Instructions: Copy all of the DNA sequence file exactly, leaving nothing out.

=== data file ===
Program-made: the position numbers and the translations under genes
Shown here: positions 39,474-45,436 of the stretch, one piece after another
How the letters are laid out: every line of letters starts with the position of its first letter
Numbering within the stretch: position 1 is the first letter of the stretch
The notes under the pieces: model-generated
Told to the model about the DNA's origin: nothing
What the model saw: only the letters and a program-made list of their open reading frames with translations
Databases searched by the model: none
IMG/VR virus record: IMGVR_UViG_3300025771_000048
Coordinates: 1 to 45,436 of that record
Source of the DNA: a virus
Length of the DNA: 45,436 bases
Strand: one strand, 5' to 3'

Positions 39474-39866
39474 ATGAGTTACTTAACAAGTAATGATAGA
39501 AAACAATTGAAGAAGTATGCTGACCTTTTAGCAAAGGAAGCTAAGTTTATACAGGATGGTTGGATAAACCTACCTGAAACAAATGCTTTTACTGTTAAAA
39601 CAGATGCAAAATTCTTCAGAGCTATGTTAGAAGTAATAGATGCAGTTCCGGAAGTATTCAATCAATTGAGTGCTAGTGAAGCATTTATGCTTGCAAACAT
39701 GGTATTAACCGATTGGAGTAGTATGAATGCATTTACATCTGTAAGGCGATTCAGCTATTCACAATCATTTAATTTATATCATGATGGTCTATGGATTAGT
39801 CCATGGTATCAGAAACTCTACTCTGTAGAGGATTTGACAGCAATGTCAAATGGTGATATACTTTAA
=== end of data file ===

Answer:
Program-made: the position numbers and the translations under genes
Shown here: positions 39,474-45,436 of the stretch, one piece after another
How the letters are laid out: every line of letters starts with the position of its first letter
Numbering within the stretch: position 1 is the first letter of the stretch
The notes under the pieces: model-generated
Told to the model about the DNA's origin: nothing
What the model saw: only the letters and a program-made list of their open reading frames with translations
Databases searched by the model: none
IMG/VR virus record: IMGVR_UViG_3300025771_000048
Coordinates: 1 to 45,436 of that record
Source of the DNA: a virus
Length of the DNA: 45,436 bases
Strand: one strand, 5' to 3'

Positions 39474-39866
39474 ATGAGTTACTTAACAAGTAATGATAGA
39501 AAACAATTGAAGAAGTATGCTGACCTTTTAGCAAAGGAAGCTAAGTTTATACAGGATGGTTGGATAAACCTACCTGAAACAAATGCTTTTACTGTTAAAA
39601 CAGATGCAAAATTCTTCAGAGCTATGTTAGAAGTAATAGATGCAGTTCCGGAAGTATTCAATCAATTGAGTGCTAGTGAAGCATTTATGCTTGCAAACAT
39701 GGTATTAACCGATTGGAGTAGTATGAATGCATTTACATCTGTAAGGCGATTCAGCTATTCACAATCATTTAATTTATATCATGATGGTCTATGGATTAGT
39801 CCATGGTATCAGAAACTCTACTCTGTAGAGGATTTGACAGCAATGTCAAATGGTGATATACTTTAA